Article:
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A Teacher's Guide to Rainwater Harvesting on Campus


Green Lifestyle  (tags: conservation, water, Sustainabililty, green, interesting, CoolStuff, coolstuff, eco-friendly, green, greenliving, protection, sustainable, Sustainabililty, home, humans, family, environment, children )

JL
- 509 days ago - spawnusa.org
BACKGROUND ~ Why Each Drop Counts! *Global population growth, pollution and climate change are all accelerating and clean,freshwater is becoming increasingly limited in supply. Reducing our water footprint is necessary for our survival!



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JL A. (275)
Sunday March 31, 2013, 3:21 pm
A sampling of contents:

BACKGROUND
~
Why Each Drop Counts!
*Global population growth, pollution and climate change are all accelerating and clean,freshwater is becoming increasingly limited in supply.Reducing our water footprint is necessary for our survival!
*Enormous volumes of water are lost each winter as rain pours off our roofs and other impermeable surfaces into storm drains. And, during the hot, dry summer months 30-50% of our water use goes
to irrigating our landscapes!So we can tap into a winter resource (storm water) to meet part of our summer irrigation needs!
* As we send this water down storm drains we interfere with the natural Hydrologic cycle:instead of feeding the cycle by allowing water to infiltrate into the ground, we deprive it. This results in dehydration of the soil and the water table. Working to keep the water on your property and in the ground helps create more resilient terrestrial and the stream ecosystems.
* Creek health is also impacted by unnaturally high water flows, which cause erosion and carry
pollutants from parking lots, streets and yards.

* Harvesting rainwater can contribute to flood mitigation on both a large scale and on an
individual property, as well as decrease the energy required to pump, treat and supply water.
* The more rainwater we can harvest, the less we have to rely on water coming to us from unsustainable sources (i.e.; an energy-intensive desalinization plant, or distant watersheds).
DEMONSTRATION SCHOOL PROJECTS
School campuses, and especially food or pollinator gardens on campus, are great locations to create rainwater harvesting projects.
Parent and student participation in fun, outdoor and sustainability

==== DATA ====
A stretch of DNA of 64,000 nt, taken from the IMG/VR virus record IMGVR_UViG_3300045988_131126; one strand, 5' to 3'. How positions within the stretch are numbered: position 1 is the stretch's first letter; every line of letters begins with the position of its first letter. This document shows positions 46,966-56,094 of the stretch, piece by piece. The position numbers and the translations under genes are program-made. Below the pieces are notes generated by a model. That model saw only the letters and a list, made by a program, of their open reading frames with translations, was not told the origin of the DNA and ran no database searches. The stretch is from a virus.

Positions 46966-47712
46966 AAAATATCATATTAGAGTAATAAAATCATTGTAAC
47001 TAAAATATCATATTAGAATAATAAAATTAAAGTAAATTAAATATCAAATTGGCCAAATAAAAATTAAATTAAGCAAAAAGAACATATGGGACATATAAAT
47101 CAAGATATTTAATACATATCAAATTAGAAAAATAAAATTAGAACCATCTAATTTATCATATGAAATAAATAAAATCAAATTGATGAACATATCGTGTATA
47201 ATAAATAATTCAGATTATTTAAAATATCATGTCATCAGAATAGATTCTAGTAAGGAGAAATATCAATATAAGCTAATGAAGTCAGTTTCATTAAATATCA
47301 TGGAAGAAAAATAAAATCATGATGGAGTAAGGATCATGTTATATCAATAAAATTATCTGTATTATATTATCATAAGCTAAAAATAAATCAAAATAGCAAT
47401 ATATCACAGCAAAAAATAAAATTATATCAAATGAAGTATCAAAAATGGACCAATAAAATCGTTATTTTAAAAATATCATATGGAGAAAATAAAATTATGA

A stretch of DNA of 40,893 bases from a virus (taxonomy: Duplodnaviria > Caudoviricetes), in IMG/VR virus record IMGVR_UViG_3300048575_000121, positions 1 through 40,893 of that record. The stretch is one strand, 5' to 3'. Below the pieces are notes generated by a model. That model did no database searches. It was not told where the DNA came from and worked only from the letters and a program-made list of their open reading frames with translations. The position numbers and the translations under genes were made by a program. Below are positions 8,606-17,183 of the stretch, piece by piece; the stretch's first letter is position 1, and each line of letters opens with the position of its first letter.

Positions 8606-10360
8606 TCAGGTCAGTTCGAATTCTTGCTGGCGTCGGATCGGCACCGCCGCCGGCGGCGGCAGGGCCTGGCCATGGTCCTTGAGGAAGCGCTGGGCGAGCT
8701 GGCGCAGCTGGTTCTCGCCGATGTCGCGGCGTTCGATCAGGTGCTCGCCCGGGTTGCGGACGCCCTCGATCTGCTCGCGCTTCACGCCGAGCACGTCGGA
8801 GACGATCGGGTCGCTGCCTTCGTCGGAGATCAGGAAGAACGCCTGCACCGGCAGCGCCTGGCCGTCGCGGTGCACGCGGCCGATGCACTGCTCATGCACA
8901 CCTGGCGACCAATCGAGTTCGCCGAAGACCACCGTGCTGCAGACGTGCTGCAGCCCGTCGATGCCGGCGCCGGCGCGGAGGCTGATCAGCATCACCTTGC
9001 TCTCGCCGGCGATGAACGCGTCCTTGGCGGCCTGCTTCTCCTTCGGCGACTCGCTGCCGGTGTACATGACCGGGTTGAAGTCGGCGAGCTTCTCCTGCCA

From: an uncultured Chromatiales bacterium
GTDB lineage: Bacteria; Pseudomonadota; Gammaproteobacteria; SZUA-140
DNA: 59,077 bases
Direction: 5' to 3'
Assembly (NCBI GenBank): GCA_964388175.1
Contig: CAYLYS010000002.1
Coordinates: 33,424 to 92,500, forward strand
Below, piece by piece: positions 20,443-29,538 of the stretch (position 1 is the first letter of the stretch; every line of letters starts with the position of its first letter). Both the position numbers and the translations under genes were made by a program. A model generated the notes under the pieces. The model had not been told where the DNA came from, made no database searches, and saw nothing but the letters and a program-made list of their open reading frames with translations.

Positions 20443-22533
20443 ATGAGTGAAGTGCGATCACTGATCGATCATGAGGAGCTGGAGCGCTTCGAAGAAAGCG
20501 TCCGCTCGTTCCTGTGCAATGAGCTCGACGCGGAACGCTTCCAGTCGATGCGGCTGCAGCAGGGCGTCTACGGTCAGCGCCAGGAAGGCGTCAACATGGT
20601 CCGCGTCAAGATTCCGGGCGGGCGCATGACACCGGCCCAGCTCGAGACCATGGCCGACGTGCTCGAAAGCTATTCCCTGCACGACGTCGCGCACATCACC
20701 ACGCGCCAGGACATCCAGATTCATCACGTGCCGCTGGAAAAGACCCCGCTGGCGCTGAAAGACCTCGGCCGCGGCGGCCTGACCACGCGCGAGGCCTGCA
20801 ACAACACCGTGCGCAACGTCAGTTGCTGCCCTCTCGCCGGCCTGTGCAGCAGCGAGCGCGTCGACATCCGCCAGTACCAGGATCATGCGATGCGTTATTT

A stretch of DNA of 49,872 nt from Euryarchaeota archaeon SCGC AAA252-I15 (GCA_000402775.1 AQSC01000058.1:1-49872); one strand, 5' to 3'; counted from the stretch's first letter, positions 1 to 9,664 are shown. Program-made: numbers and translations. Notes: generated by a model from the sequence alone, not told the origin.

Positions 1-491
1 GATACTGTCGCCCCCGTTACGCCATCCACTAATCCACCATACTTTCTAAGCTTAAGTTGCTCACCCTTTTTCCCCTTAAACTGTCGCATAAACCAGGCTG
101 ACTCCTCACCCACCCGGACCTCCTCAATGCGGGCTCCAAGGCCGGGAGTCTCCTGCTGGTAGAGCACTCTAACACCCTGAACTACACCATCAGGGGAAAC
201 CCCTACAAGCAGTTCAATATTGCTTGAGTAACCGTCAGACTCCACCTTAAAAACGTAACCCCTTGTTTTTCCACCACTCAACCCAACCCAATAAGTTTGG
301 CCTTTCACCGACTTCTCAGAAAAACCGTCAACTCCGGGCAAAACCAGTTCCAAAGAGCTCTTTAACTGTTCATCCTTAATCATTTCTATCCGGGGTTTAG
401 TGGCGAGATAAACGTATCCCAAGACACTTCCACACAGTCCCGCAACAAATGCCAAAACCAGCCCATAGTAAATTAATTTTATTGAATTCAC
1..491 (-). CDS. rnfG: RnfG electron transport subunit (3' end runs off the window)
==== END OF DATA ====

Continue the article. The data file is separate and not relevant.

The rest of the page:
-
focused projects is relatively easy to secure.
Campus projects are also highly visible and serve as model projects for thousands of students, parents and teachers together.
Check these successful School Rainwater Harvesting Projects out!
Read their stories at the links provided...
 

Connie O. (42)
Sunday March 31, 2013, 3:23 pm
an important issue...thanks.
 

Kit B. (277)
Sunday March 31, 2013, 3:26 pm

We can also recycle our water. What is taken for drink but used as bath water or sink water for cleaning, each flush can be recycled, and used for gardens. Great article. We so need to be thinking about water.
 

JL A. (275)
Sunday March 31, 2013, 3:59 pm
You cannot currently send a star to Connie because you have done so within the last day.
You cannot currently send a star to Kit because you have done so within the last day.

Warning: check for local ordinances before implementing the ideas since some jurisdictions do limit or prohibit some types of water recycling/storage.
 

Terry V. (30)
Sunday March 31, 2013, 4:53 pm
I collect rain water from my gutters for my gardens in the non winter months.
 

JL A. (275)
Sunday March 31, 2013, 5:35 pm
Excellent example Terry! You cannot currently send a star to Terry because you have done so within the last day.
 

Angelika R. (146)
Sunday March 31, 2013, 8:41 pm
Good article, thx Jl- and I do hope that MOST have been saving water already best they can, there ARE plenty ways for sure! Teach your kids to never leave the tap open and water running when brushing their teeth!
 

JL A. (275)
Sunday March 31, 2013, 8:48 pm
You are welcome Angelika. That is a good reminder, too! Also, to use a bucket instead of hose for watering plants to use less. You cannot currently send a star to Angelika because you have done so within the last day.
 

Micheael Kirkbym (85)
Monday April 1, 2013, 7:49 am
If people grew gardens instead of lawns it would cut down on fertilizers and water usage. It would also contribute to increasing the oxygen levels and quality of life. The birds love gardens; an added bonus.
 

Micheael Kirkbym (85)
Monday April 1, 2013, 7:52 am
In parts of the US one has to be careful about collecting rain water. You could get arrested for it like that gentleman in Oregon.
 

Dale O. (193)
Tuesday April 2, 2013, 3:00 am
Interesting and important topic.
 

Laurel Rohrer (0)
Tuesday April 2, 2013, 4:02 am
Thank you.
 

JL A. (275)
Tuesday April 2, 2013, 8:10 am
You are welcome Laurel.
 
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